Foxconn & Dixon using PLI route for growth
Foxconn and Dixon, both electronic manufacturing services companies, are also known as contract manufacturers. The Indian manufacturing sector continues its robust growth. The PMI data is positive, inflation seems to be broadly in control, and the domestic economy is chugging along quite nicely.
Taiwan based Foxconn group is the global leader in the manufacturing services business with revenues of $223 billion, at the same time Dixon Technologies, the biggest domestic player with revenues of over Rs 10,500 crore are leveraging the government’s production-linked incentive (PLI) scheme covering a range of industry segments.
Dixon is eligible for PLI benefits in five sectors — mobile device, telecom products, IT products, LED components and wearables — in which the government has collectively offered incentives worth over $8 billion. The PLI incentive, which ranges from 4 to 6% of the f.o.b. (free on board) value of the goods produced, has certainly been the game changer for Dixon.
Foxconn, through two companies — Hon Hai, which exclusively assembles for Apple Inc, and Rising Stars that has been renamed Bharat FIH — is eligible for PLI benefits in three segments including mobiles, telecom products and IT products.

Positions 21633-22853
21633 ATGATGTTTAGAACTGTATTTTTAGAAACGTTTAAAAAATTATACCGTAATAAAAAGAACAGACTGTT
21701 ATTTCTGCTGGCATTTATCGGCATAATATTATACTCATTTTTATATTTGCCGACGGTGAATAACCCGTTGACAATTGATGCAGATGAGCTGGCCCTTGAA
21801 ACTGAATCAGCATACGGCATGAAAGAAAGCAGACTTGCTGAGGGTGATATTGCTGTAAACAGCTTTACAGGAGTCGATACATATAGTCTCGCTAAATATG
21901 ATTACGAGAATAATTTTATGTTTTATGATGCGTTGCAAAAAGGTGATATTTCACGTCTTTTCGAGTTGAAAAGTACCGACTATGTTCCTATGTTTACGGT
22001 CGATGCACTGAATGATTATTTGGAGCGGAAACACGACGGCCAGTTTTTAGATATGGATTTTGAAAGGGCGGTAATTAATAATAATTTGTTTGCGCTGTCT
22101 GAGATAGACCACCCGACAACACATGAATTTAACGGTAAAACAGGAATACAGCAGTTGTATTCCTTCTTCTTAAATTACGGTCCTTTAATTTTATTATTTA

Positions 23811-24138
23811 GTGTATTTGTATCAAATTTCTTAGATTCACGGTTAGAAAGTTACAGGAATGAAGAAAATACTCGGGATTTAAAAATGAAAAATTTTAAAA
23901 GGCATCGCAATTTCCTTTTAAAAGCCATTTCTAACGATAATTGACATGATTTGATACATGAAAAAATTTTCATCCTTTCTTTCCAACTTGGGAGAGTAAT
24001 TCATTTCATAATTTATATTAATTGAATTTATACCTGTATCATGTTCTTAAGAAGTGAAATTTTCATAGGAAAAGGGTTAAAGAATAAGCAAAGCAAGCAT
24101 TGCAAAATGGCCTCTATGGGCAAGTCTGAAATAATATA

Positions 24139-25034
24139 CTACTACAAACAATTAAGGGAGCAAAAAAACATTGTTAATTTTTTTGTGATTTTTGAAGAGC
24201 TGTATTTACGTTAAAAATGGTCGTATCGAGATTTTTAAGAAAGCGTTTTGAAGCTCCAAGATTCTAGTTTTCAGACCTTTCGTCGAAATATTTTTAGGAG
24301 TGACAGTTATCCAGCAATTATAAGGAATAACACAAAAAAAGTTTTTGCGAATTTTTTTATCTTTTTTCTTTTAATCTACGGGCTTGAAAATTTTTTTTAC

Thanks to Apple Inc’s decision to shift capacity from China to India, analysts say Foxconn subsidiary Hon Hai will soon become the largest supplier for iPhones from India (the other two are Wistron and Pegatron) in FY23 and in IT products, too (where the PLI scheme is being revamped), Dixon plans to assemble tablets and laptops. It is already manufacturing monitors for Dell and tablets for Lenovo and has tied up with Acer to manufacture laptops in their plant.
All it seems, there is a clear strategy behind both Foxconn’s and Dixon’s decision to embrace PLIs. The focus here initially will be on import substitution and building the local supply chain (the company will invest in component manufacturing, which is expected to be included in the revised PLI).
Foxconn’s big bet would of course be the chip plant. The recent development of Foxconn and Indian conglomerate Vedanta signed a Memorandum of Understanding with the Gujarat government to invest $19.5 billion for setting up a semiconductor and display manufacturing unit in the state to achieve a different goal.
Foxconn-Vedanta joint venture is one of three players to have applied under the government’s semiconductor policy, which is offering a huge subsidy of 50% of the capital cost of the plant.
Hence, there are things pushing the market down and pulling it up, but the India story is very much intact. While market sentiment is likely to stay volatile owing to macroeconomic conditions, India retains a bullish outlook for the medium- to long-term.
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